The health economics of Helicobacter pylori infection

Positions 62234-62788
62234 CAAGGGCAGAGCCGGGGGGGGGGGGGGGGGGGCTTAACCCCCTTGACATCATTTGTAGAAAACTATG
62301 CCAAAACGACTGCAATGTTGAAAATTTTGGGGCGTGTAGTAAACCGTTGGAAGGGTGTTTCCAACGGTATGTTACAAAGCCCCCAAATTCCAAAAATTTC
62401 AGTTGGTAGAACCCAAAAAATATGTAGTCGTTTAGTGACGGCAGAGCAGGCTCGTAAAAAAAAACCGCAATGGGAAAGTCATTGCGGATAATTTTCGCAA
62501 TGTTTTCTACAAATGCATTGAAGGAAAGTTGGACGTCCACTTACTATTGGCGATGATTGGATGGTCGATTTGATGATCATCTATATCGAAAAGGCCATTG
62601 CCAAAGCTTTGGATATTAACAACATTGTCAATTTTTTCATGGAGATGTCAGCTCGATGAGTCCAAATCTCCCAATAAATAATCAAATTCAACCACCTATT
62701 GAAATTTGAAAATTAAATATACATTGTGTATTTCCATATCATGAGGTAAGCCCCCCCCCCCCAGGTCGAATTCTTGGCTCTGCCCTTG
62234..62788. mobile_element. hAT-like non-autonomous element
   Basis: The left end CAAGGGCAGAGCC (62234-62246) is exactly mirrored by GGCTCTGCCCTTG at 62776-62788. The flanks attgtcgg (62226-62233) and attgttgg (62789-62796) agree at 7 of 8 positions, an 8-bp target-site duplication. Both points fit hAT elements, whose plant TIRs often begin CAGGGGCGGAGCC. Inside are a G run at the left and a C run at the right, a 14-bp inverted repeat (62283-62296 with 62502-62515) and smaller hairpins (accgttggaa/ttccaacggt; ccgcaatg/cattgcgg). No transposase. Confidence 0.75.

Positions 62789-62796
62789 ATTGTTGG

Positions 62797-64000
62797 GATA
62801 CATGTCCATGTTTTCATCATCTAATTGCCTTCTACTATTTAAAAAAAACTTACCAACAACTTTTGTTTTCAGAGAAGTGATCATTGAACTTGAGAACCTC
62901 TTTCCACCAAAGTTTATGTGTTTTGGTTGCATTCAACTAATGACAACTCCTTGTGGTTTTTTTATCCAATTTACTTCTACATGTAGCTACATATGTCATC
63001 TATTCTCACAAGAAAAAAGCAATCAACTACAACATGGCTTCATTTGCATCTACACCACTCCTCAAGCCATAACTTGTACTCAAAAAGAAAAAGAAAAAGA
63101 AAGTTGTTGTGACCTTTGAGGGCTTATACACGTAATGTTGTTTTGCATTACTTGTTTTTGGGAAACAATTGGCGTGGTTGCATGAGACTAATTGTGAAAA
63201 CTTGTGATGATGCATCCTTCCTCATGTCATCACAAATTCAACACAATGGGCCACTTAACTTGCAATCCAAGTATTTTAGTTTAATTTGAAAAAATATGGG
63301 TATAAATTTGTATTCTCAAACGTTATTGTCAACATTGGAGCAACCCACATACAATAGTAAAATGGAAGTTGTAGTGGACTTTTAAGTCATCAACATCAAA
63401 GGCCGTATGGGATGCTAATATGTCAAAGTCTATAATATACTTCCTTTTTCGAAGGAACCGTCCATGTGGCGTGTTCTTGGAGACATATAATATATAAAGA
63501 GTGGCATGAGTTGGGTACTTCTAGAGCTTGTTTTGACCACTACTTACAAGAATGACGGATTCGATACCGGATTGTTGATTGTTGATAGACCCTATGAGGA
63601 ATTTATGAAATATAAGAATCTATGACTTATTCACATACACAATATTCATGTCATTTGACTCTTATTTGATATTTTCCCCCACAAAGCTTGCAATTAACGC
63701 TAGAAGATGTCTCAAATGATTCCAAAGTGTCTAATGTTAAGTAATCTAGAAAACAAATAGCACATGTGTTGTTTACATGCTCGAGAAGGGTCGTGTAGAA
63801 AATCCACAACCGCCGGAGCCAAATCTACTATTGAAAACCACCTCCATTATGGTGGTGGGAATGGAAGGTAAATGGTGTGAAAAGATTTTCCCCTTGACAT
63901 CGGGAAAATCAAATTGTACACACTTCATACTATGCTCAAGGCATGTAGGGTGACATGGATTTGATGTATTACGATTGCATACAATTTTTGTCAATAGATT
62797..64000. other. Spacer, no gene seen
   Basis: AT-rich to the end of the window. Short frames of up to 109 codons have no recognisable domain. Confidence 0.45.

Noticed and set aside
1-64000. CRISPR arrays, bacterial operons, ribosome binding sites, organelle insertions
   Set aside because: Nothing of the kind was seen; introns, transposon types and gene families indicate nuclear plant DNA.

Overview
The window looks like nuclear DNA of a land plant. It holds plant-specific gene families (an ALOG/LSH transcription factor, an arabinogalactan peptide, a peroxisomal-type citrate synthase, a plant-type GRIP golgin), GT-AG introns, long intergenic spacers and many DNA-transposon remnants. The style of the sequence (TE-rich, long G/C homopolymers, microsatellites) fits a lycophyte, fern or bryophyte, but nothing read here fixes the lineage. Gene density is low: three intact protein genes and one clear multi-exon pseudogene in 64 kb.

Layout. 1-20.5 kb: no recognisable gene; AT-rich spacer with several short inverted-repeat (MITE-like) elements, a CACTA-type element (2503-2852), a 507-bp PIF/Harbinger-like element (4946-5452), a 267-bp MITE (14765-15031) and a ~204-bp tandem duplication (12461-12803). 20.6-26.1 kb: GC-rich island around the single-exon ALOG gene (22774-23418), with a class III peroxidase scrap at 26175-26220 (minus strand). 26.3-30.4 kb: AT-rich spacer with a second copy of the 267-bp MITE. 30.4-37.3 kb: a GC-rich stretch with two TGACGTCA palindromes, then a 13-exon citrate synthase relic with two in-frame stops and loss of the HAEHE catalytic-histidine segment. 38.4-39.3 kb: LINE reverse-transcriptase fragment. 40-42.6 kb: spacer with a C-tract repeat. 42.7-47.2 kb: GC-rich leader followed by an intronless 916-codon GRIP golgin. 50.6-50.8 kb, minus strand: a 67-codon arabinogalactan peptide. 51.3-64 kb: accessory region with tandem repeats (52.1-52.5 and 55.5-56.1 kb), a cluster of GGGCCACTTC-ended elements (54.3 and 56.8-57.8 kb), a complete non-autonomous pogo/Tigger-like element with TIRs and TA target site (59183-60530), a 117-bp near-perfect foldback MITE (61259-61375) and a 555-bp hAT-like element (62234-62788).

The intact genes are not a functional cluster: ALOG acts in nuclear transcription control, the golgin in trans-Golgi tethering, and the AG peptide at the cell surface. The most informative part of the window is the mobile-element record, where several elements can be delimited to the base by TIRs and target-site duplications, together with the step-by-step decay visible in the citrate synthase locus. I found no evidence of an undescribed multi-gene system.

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Economic considerations are becoming increasingly important as health care becomes more expensive. Evidence for effectiveness is usually gained from randomised controlled trials (RCTs) but often there is insufficient evidence of the costs of alternative strategies in trials. Often, therefore, economic models are needed to extrapolate data from a variety of sources to give an indication of which strategy is cost effective. Helicobacter pylori (H. pylori) testing and treating in a wide variety of upper gastrointestinal diseases is a good example of the application of economic analyses to health care interventions. H. pylori eradication in peptic ulcer disease is very effective with systematic reviews giving a number needed to treat of around two compared to no therapy. RCTs have also suggested that treating H. pylori is also more effective and less expensive than continuous H(2) receptor antagonist therapy and is therefore the dominant strategy in treating peptic ulcer disease. The impact of H. pylori eradication in infected patients with functional dyspepsia is less dramatic, with systematic reviews suggesting a number needed to treat of 14. Economic models suggest that in Europe H. pylori eradication is cost-effective compared to offering no treatment (e.g. in the UK we can be 95% certain this approach is cost effective if you are willing to pay $51/month free from dyspepsia). In the USA it is less certain that this is a cost-effective approach due to the higher cost of eradication therapy. H. pylori test and treat has been proposed as an alternative to early endoscopy in patients with uninvestigated dyspepsia. We have conducted an individual patient data meta-analysis of five RCTs that has addressed the cost effectiveness of this approach. Endoscopy was slightly more effective than H. pylori test and treat at relieving dyspepsia at one year but was not cost-effective as it cost $9000/dyspepsia cure at one year. Population H. pylori test and treat has been proposed as a strategy to prevent noncardia gastric cancer. RCTs have suggested this approach may be cost saving but more data are needed on whether H. pylori eradication will reduce gastric cancer mortality before this strategy can be recommended.
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